Covid-19 hit minorities in nursing homes, assisted living communities

Covid-19 hit minorities in nursing homes, assisted living communities
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Covid-19 hit minorities in nursing homes and assisted living communities, according to a study by the University of Rochester Medical Center.

Findings also revealed that Covid-19 hit not only minorities but also their caregivers. The researchers used newly mandated weekly data from the Centers for Medicare and Medicaid Services of over 15,500 nursing homes and also came from two studies released on Monday in the Journal of the American Geriatrics Society.

The study uncovered the inordinate impact of Covid-19 on minorities in nursing homes across every state.

Results showed that nursing homes with higher numbers of racial and ethnic minority residents, when compared to their communities, had 2 to 4 times as many new infections and deaths per facility than other nursing homes.

The study, led by Yue Li, a professor of public health sciences, explained that inequalities in nursing homes caused by segregated facilities with few resources and lowest quality of care are being “exacerbated by the pandemic.”

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Helena Temkin-Greener, a professor of public health sciences, led a study of the incidence of Covid-19 in US assisted living communities. Her data revealed a four-fold higher case fatality rate in these places compared to the counties in which they are in.

“As in the nursing home study, we also see that assisted living communities with more minority residents have more cases, and we confirm that communities with a higher proportion of residents with dementia, chronic obstructive pulmonary disease, and obesity, experienced more COVID-19 cases,” Temkin-Greener said.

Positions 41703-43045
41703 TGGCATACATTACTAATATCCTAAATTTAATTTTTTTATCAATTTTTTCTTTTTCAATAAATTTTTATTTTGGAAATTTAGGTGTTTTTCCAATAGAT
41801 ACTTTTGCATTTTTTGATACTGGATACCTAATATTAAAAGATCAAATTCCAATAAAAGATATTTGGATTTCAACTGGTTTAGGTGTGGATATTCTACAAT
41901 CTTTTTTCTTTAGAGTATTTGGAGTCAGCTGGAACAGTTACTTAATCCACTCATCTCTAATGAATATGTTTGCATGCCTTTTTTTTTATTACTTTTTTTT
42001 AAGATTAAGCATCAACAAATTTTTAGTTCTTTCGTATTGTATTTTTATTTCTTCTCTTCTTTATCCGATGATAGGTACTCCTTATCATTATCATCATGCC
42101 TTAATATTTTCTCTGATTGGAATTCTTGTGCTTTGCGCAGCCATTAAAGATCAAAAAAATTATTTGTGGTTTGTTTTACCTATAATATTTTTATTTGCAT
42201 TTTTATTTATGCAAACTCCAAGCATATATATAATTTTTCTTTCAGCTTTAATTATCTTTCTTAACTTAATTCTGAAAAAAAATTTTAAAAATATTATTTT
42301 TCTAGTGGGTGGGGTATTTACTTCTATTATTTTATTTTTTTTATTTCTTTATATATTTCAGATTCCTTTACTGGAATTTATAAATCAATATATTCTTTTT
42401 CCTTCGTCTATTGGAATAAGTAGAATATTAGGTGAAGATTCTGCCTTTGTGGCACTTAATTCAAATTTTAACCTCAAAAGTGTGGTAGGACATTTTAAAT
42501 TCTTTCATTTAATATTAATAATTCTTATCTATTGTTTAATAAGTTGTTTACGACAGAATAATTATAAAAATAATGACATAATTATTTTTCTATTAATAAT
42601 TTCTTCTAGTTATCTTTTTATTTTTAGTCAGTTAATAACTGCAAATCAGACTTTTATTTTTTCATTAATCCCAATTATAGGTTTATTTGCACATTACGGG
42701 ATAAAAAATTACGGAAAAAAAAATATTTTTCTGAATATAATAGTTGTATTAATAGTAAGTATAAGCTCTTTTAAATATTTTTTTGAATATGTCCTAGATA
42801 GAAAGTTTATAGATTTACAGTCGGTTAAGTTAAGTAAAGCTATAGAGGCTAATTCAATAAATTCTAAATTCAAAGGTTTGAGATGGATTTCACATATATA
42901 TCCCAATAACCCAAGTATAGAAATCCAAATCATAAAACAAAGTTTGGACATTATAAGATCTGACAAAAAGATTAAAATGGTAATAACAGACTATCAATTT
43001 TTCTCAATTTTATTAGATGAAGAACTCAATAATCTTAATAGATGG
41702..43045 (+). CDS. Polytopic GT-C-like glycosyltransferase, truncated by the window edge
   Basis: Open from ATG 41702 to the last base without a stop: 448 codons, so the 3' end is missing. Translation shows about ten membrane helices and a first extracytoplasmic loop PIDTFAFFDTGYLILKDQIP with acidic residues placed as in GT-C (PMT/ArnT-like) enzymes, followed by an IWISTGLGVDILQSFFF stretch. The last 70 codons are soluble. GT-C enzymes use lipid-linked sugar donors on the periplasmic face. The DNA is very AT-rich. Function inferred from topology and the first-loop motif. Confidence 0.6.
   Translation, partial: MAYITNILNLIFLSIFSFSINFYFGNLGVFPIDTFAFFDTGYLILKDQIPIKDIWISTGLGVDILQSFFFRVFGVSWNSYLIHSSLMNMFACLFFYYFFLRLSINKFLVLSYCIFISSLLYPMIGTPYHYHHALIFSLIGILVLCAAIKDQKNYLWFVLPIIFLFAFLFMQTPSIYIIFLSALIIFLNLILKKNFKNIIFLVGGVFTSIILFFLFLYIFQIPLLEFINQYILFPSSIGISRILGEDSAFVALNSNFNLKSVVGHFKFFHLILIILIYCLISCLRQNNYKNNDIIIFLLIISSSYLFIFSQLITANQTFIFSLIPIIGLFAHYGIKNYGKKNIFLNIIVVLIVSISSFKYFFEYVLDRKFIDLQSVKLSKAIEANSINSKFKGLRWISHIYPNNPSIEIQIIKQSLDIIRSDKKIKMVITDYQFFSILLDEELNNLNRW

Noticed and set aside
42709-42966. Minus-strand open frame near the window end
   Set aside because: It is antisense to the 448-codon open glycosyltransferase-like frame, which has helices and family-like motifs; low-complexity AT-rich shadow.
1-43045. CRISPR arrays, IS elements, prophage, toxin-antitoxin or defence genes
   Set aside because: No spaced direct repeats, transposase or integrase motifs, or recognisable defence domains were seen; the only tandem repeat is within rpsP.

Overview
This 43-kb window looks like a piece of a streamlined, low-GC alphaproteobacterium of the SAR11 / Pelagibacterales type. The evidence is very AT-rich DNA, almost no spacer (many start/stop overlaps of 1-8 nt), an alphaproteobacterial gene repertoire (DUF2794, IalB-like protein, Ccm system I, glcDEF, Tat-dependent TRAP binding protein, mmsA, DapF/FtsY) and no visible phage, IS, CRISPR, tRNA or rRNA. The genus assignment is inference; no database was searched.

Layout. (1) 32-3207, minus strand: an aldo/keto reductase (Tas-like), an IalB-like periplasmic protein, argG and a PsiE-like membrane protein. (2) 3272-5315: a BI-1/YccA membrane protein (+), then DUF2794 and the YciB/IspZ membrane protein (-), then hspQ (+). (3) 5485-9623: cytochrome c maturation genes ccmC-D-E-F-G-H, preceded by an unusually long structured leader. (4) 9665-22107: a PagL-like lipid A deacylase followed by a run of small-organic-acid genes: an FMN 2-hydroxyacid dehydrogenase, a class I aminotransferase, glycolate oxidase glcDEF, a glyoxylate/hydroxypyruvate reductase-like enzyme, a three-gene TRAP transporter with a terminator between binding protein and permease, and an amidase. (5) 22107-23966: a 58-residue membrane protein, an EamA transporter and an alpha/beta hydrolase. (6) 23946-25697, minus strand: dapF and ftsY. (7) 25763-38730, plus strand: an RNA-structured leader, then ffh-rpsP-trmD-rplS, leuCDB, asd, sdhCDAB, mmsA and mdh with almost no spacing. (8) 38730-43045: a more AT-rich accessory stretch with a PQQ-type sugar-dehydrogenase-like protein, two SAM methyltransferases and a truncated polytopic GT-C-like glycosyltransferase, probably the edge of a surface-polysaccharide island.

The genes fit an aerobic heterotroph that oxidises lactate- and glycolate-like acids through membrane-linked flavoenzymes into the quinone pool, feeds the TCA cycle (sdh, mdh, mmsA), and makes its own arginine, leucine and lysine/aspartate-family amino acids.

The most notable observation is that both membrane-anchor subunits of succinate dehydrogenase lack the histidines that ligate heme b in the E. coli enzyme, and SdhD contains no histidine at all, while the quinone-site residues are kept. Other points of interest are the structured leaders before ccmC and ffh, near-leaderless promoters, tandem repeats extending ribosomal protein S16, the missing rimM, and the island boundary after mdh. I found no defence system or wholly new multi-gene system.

Assisted living communities are not covered by federal regulation; they are under the states “with varying degrees of rigor,” Temkin-Greener noted. Different factors leave them “ill-prepared” to manage the impact of a coronavirus pandemic. Among the factors are financial resources, care for increasingly sick residents, and PPE shortages.

Moderna trials

Moderna, one of the companies attempting to develop a coronavirus vaccine, announced that its clinical trials will slow down its schedule to ensure participation of minorities, the elderly, and those with underlying conditions.

As of Aug. 28, the drug manufacturer had enlisted 17,458, 24% of whom are from communities of color.

Moderna clinical trials are prioritizing the enrollment of the elderly, communities of color and people with underlying health conditions since they are at greater risk from Covid-19. Meanwhile, public health experts place importance on the inclusion of diverse groups to make sure the vaccines are effective in every population and for establishing trust among all communities to take the vaccine if and when it becomes available.

“The Black community has been disproportionately impacted by the pandemic, and that’s not biological but rather due to socioeconomic inequities resulting from racism,” said Angela Rasmussen, a virologist at Columbia’s Mailman School of Public Health.

“It is particularly important to make sure that Black and Latinx participants are represented equitably in the trials and the vaccine shows protective efficacy in different populations of people,” she added.

Moderna’s data revealed that two-thirds of those registered in the study are White, 20% are Hispanic or Latino and 7% are Black.

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